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Solutions for Chapter 4.9: Coordinates and Isomorphisms

Full solutions for Elementary Linear Algebra with Applications | 9th Edition

ISBN: 9780471669593

Solutions for Chapter 4.9: Coordinates and Isomorphisms

Solutions for Chapter 4.9
4 5 0 279 Reviews
Textbook: Elementary Linear Algebra with Applications
Edition: 9
Author: Howard Anton, Chris Rorres
ISBN: 9780471669593

Since 51 problems in chapter 4.9: Coordinates and Isomorphisms have been answered, more than 10247 students have viewed full step-by-step solutions from this chapter. Chapter 4.9: Coordinates and Isomorphisms includes 51 full step-by-step solutions. This expansive textbook survival guide covers the following chapters and their solutions. This textbook survival guide was created for the textbook: Elementary Linear Algebra with Applications, edition: 9. Elementary Linear Algebra with Applications was written by and is associated to the ISBN: 9780471669593.

Key Math Terms and definitions covered in this textbook
  • Associative Law (AB)C = A(BC).

    Parentheses can be removed to leave ABC.

  • Cayley-Hamilton Theorem.

    peA) = det(A - AI) has peA) = zero matrix.

  • Cofactor Cij.

    Remove row i and column j; multiply the determinant by (-I)i + j •

  • Commuting matrices AB = BA.

    If diagonalizable, they share n eigenvectors.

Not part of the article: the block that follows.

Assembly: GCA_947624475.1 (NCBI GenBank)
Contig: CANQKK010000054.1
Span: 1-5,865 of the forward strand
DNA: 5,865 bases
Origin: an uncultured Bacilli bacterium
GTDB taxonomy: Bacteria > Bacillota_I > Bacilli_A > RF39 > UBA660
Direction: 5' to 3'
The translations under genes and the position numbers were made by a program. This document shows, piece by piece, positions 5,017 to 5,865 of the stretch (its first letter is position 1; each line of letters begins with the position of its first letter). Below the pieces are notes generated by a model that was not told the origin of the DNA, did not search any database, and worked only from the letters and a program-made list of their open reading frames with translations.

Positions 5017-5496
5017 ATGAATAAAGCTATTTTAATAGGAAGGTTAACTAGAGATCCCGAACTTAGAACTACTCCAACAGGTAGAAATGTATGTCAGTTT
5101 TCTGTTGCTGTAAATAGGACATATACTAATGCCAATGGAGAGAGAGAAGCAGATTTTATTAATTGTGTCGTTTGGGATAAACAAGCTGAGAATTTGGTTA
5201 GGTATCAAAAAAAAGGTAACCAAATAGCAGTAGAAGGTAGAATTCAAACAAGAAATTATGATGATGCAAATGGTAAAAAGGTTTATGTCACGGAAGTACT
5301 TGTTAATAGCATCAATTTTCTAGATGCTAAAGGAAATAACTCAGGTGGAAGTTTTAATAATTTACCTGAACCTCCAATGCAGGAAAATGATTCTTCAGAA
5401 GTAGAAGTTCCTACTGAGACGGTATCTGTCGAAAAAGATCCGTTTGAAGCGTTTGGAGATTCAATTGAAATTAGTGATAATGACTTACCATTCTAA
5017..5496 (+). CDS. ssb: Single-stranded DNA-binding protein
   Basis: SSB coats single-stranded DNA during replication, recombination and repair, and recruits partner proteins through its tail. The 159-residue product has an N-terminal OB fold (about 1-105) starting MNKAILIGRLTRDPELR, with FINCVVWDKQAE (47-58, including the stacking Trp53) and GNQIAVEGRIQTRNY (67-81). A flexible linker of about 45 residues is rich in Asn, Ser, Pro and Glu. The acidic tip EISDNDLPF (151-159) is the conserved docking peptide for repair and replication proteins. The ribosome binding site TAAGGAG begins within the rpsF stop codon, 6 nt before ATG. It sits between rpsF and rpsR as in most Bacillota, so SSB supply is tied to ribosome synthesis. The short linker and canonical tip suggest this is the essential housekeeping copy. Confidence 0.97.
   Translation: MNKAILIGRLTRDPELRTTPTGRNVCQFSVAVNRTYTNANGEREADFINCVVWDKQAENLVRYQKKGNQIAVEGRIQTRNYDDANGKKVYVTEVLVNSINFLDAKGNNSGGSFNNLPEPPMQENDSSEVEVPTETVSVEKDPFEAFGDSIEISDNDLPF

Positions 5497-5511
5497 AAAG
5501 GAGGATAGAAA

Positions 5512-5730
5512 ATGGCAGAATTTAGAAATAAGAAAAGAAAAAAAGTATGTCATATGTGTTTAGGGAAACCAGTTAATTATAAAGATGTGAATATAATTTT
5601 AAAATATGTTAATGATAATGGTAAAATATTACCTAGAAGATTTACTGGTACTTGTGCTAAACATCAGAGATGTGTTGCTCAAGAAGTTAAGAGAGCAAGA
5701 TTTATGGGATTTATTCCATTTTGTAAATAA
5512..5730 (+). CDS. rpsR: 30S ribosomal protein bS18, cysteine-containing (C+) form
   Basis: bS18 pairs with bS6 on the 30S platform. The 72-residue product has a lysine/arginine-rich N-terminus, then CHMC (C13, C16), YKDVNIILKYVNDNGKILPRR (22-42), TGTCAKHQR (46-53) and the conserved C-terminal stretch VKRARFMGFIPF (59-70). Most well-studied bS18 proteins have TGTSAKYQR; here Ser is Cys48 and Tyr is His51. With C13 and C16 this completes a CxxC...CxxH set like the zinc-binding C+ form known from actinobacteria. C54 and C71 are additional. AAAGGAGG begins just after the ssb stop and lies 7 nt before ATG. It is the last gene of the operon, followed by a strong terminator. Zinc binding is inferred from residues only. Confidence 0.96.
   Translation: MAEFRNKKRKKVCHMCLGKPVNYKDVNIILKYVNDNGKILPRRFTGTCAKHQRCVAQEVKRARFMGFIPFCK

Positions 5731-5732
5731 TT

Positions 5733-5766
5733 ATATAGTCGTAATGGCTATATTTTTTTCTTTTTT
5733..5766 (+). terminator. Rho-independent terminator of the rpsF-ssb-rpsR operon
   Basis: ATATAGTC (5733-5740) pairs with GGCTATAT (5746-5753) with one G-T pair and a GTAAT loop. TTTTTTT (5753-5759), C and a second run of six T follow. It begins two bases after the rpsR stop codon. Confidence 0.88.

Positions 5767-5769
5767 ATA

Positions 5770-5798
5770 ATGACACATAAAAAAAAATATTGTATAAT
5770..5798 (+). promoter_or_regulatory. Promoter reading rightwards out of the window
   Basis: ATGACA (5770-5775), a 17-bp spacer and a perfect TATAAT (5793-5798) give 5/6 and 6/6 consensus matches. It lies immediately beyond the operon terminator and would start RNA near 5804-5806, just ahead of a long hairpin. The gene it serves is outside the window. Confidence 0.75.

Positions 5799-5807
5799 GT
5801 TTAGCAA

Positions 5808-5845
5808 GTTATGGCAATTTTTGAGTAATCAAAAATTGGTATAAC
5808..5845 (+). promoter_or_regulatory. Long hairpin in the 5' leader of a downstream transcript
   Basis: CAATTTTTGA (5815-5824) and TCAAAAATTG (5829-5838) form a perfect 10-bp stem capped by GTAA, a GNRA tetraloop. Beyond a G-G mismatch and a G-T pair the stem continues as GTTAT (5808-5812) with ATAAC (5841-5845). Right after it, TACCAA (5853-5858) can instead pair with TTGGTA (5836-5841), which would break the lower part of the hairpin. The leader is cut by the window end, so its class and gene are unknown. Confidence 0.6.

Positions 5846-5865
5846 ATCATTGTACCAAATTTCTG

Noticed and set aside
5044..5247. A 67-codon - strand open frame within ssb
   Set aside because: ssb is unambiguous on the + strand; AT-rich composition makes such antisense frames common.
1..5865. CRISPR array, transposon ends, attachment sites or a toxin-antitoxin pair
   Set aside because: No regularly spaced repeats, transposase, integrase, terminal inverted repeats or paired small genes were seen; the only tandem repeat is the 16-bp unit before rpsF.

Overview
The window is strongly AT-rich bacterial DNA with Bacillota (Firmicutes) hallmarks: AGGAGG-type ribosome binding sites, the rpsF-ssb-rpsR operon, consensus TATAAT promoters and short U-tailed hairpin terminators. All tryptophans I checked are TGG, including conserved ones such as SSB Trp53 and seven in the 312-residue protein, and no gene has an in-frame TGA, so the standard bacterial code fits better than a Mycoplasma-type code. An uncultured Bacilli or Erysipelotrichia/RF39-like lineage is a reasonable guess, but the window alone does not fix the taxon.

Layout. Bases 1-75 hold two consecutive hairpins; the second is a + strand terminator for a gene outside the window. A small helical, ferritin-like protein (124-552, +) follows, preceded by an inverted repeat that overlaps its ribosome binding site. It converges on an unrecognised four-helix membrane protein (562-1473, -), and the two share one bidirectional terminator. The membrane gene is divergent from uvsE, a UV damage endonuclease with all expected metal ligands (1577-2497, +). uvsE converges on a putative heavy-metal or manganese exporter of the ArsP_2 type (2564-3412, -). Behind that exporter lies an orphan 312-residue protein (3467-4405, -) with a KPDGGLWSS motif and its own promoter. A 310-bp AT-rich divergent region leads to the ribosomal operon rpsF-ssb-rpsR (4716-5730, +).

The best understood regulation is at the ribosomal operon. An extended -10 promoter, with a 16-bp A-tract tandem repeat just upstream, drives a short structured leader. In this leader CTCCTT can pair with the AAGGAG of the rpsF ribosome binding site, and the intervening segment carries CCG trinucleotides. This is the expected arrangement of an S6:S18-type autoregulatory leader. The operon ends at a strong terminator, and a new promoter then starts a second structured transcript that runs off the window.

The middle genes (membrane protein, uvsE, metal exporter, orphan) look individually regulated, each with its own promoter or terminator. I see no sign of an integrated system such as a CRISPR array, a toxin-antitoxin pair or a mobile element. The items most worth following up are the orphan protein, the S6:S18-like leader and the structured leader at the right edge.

• Covariance matrix:E.

    When random variables Xi have mean = average value = 0, their covariances "'£ ij are the averages of XiX j. With means Xi, the matrix :E = mean of (x - x) (x - x) T is positive (semi)definite; :E is diagonal if the Xi are independent.

  • Cramer's Rule for Ax = b.

    B j has b replacing column j of A; x j = det B j I det A

  • Echelon matrix U.

    The first nonzero entry (the pivot) in each row comes in a later column than the pivot in the previous row. All zero rows come last.

  • Exponential eAt = I + At + (At)2 12! + ...

    has derivative AeAt; eAt u(O) solves u' = Au.

  • Hilbert matrix hilb(n).

    Entries HU = 1/(i + j -1) = Jd X i- 1 xj-1dx. Positive definite but extremely small Amin and large condition number: H is ill-conditioned.

  • Krylov subspace Kj(A, b).

    The subspace spanned by b, Ab, ... , Aj-Ib. Numerical methods approximate A -I b by x j with residual b - Ax j in this subspace. A good basis for K j requires only multiplication by A at each step.

  • Linear transformation T.

    Each vector V in the input space transforms to T (v) in the output space, and linearity requires T(cv + dw) = c T(v) + d T(w). Examples: Matrix multiplication A v, differentiation and integration in function space.

  • Norm

    IIA II. The ".e 2 norm" of A is the maximum ratio II Ax II/l1x II = O"max· Then II Ax II < IIAllllxll and IIABII < IIAIIIIBII and IIA + BII < IIAII + IIBII. Frobenius norm IIAII} = L La~. The.e 1 and.e oo norms are largest column and row sums of laij I.

  • Normal matrix.

    If N NT = NT N, then N has orthonormal (complex) eigenvectors.

  • Rank r (A)

    = number of pivots = dimension of column space = dimension of row space.

  • Row space C (AT) = all combinations of rows of A.

    Column vectors by convention.

  • Simplex method for linear programming.

    The minimum cost vector x * is found by moving from comer to lower cost comer along the edges of the feasible set (where the constraints Ax = b and x > 0 are satisfied). Minimum cost at a comer!

  • Unitary matrix UH = U T = U-I.

    Orthonormal columns (complex analog of Q).

  • Vector v in Rn.

    Sequence of n real numbers v = (VI, ... , Vn) = point in Rn.

  • Volume of box.

    The rows (or the columns) of A generate a box with volume I det(A) I.

  • Wavelets Wjk(t).

    Stretch and shift the time axis to create Wjk(t) = woo(2j t - k).